Tuesday, September 12, 2017

Local Art Scene: Moira and Steveboyyi Art Opening/Fundraiser @ The Red Mug

Tonight at 5:30 to 7:30 p.m. there's an art opening / fundraiser featuring paintings and drawings by Moira Villiard and Steveboyyi Makubuya at the Red Mug Coffeehouse on the corner of Hammond and Broadway in Superior.

Here is the announcement that was sent this weekend:

MOIRA / STEVEBOYYI ART OPENING AND FUNDRAISER

DULUTH, MN - On Tuesday, September 12 artist Moira Villiard will be hosting an art opening, birthday celebration and fundraiser at the Red Mug Coffeehouse in Superior, WI from 5:30 p.m. - 7:30 p.m. Her colorful portraits and surrealism will be displayed alongside artist Steven Boyyi's most recent body of incredible paintings that depict animals and daily living in his home country of Uganda. Prints and original smaller artworks will be available for purchase at the opening and refreshments will be served. The event is free and open to the public, with 100% of sales of Steveboyyi’s work going towards his medical and living expenses following his denial of reentry into the USA.

Steveboyyi is currently back home in Uganda where he's facing a series of hardships related to his health. He was diagnosed with permanent blindness in one eye as a result of a traumatic injury, and suffers from multiple life-threatening conditions that surfaced in the months after returning from the USA. Despite these ongoing obstacles, his dream continues to be bringing art to children who grew up just like him through Dream of Duluth: A Global Street Outreach Initiative.

About the Artists:

Moira Villiard

Moira Villiard is a young, independent traditional artist, activist, muralist, writer, designer and filmmaker who, by some feat of pluralism, hopes better our community through these niches. She’s known for her live painting demonstrations at cafes, fledgling businesses, event openings, and in classrooms; a major part of her philosophy is making art accessible and interactive. Stylistically, her artwork ebbs and pulls between the realms of portraiture, illustration and surrealism.

She currently works as the Cultural Program Coordinator for AICHO Galleries in Duluth, MN, curating art shows, connecting with native artists, aiding in the development of community outreach strategies, and organizing culture, arts and language-based workshops for both housing residents and artists alike. An established visual artist herself, Villiard's career as a professional painter began with the help that AICHO provided at her first art exhibition 3 years years ago. Since then, she has been featured in over 100 gallery exhibitions, art workshops and demonstrations, and has worked as an event coordinator for a variety of different community institutions. She currently serves as a freelance editor and graphic designer, as well as the Vice Chair for the Executive Board of the Arrowhead Regional Arts Council and is a coordinator of the Twin Ports-based variety show, A Goody Night.



In 2014, Moira came down with a chronic pain condition that prevented her from painting with her dominant hand for the next year or so. Towards the end of 2015, she underwent surgery and continued in her recovery until she was able to finally (and carefully) paint again that summer. She is currently working on a series of surreal paintings exploring topics related to commodity fetishism, "infrastructure", data clouds, blackbox technology and other arbitrary systems and concepts that form the invisible backbone of society.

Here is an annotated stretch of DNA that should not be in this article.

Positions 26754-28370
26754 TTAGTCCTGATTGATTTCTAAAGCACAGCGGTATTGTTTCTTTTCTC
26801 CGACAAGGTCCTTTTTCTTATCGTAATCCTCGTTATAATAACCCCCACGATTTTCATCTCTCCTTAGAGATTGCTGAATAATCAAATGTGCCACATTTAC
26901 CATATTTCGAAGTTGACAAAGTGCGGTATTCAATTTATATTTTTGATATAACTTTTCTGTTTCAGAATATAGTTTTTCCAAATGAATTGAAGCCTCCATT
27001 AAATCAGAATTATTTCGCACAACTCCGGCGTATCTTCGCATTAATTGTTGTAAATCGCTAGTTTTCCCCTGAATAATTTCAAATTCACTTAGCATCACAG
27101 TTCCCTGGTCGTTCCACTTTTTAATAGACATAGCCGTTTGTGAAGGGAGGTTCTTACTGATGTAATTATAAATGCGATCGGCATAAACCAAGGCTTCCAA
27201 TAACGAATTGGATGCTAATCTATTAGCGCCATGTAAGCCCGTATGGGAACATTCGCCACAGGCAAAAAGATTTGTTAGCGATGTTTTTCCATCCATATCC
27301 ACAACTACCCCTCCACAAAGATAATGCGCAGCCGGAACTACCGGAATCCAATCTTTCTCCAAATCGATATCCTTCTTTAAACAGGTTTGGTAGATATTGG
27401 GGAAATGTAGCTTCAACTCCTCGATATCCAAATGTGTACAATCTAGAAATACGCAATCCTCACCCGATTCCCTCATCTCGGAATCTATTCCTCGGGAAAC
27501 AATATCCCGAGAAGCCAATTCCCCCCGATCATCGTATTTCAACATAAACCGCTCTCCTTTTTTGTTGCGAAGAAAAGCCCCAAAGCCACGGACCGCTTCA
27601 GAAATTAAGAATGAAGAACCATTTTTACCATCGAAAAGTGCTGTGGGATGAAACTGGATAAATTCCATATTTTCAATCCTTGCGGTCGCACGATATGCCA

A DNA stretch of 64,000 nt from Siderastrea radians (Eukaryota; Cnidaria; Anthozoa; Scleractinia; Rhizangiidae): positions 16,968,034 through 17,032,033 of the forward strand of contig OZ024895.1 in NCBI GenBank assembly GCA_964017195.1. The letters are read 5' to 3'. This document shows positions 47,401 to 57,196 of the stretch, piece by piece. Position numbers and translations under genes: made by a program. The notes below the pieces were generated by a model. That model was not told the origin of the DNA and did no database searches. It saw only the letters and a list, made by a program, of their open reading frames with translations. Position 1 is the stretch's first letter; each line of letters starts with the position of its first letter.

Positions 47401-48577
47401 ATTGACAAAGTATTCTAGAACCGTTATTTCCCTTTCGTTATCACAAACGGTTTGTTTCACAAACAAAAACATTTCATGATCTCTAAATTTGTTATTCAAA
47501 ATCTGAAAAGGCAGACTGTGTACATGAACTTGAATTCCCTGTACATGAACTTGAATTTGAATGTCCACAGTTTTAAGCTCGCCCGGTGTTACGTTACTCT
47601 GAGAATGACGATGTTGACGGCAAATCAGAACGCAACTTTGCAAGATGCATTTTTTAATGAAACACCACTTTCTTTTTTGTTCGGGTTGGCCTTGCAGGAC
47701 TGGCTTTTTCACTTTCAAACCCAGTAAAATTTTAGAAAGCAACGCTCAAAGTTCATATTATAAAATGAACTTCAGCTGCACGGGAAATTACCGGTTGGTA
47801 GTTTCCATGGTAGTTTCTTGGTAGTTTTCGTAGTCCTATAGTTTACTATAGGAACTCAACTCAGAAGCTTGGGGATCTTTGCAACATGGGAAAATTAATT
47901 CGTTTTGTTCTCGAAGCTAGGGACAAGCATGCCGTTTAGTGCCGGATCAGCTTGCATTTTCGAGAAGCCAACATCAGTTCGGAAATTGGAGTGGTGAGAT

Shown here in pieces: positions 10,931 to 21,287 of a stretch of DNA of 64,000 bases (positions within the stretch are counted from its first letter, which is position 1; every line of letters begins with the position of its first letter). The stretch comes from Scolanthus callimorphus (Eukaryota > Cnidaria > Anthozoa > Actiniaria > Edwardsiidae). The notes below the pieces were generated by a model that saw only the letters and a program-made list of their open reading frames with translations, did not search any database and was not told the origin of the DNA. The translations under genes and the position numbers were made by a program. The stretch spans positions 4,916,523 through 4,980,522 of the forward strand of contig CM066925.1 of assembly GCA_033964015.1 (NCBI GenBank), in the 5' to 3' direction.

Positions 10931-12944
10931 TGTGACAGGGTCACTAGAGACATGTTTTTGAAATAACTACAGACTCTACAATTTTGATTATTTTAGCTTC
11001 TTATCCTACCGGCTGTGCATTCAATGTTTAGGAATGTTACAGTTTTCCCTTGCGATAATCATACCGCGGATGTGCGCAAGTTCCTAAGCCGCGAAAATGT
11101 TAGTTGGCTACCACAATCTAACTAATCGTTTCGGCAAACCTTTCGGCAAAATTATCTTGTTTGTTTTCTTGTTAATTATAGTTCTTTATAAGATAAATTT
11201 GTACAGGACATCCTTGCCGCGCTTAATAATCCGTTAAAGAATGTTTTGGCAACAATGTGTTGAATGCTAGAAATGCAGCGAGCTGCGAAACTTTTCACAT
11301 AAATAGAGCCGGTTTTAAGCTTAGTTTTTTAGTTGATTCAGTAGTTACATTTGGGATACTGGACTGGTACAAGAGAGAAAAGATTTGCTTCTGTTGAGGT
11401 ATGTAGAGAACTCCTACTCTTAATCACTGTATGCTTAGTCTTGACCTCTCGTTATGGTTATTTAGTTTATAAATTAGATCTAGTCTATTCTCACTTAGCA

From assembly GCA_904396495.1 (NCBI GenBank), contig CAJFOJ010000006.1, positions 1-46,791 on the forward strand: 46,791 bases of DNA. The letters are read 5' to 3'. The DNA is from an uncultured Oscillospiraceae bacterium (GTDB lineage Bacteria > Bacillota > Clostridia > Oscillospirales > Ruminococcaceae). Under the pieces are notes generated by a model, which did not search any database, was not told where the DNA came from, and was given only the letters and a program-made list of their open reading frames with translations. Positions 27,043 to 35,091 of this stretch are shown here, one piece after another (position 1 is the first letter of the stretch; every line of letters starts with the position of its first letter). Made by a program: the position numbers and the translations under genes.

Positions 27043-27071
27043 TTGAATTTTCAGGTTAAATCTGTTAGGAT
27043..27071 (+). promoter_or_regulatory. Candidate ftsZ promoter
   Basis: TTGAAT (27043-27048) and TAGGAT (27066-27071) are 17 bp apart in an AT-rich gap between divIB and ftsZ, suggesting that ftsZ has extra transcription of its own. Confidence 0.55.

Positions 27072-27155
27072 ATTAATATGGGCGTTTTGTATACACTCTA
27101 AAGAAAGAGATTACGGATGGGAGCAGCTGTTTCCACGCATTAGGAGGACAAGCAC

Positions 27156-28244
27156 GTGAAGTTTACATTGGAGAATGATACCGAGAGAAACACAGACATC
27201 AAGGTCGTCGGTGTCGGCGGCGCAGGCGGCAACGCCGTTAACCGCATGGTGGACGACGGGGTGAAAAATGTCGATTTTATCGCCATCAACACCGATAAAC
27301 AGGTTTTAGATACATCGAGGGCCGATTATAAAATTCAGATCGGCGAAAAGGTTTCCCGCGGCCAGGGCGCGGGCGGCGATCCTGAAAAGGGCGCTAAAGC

Steveboyyi Makubuya

Stevenboyyi is a young artist from the streets of Kampala, Uganda who dreamed one day he might come to the United States and share his talents with the world. Towards the end of 2016, through both hardship and miracles, he found his way to the U.S. with the help of a local church and on a foundation of his artistic talent.

Steveboyyi doesn't know when he was born (though he picked a birthday of October 12 for himself in his later years). Brought to a children's home at the age of around nine months, he grew up without the knowledge of his name, his parents, birthday, or even the presence of a family. When the orphanage closed its doors, Steven was 17 -- he continued his life back on the streets, relying on his creativity and courage to survive daily obstacles. He cites the rain as his enemy and the birds as his friend during this time.

Steveboyyi had been making art since the age of 13, when the orphanage was visited by a local man who taught the children the core techniques of ironing ginger cloth with wax and painting it with watercolors. He paid attention to the man’s work and tried it for himself, developing the style he uses to this day. At the age of 20, just a few years after the orphanage closed, Steveboyyi began gathering bits of trash from the streets and incorporating it as color in his artwork. Having lived on the peripheral edge of society and in spending so much time on his own, his art became a sort living, breathing, meta-cognitive portrait of everyday life in Kampala.


“I base the pictures on my life and the lives of most of the African children who grow up on street and have talents which can be helped to become better people in the world," says Steveboyyi. Little did he know, his artwork would become a catalyst for bringing people together and enabling healing to take place in their lives.

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Learn more about Moira in this Perfect Duluth Day story.
Read my 2015 interview with Moira Villiard here and here
Learn more about the artist Steveboyyi of Uganda.
More about Steveboyyi can be gleaned from this DNT story

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Meantime, art goes on all around you. Get into it.

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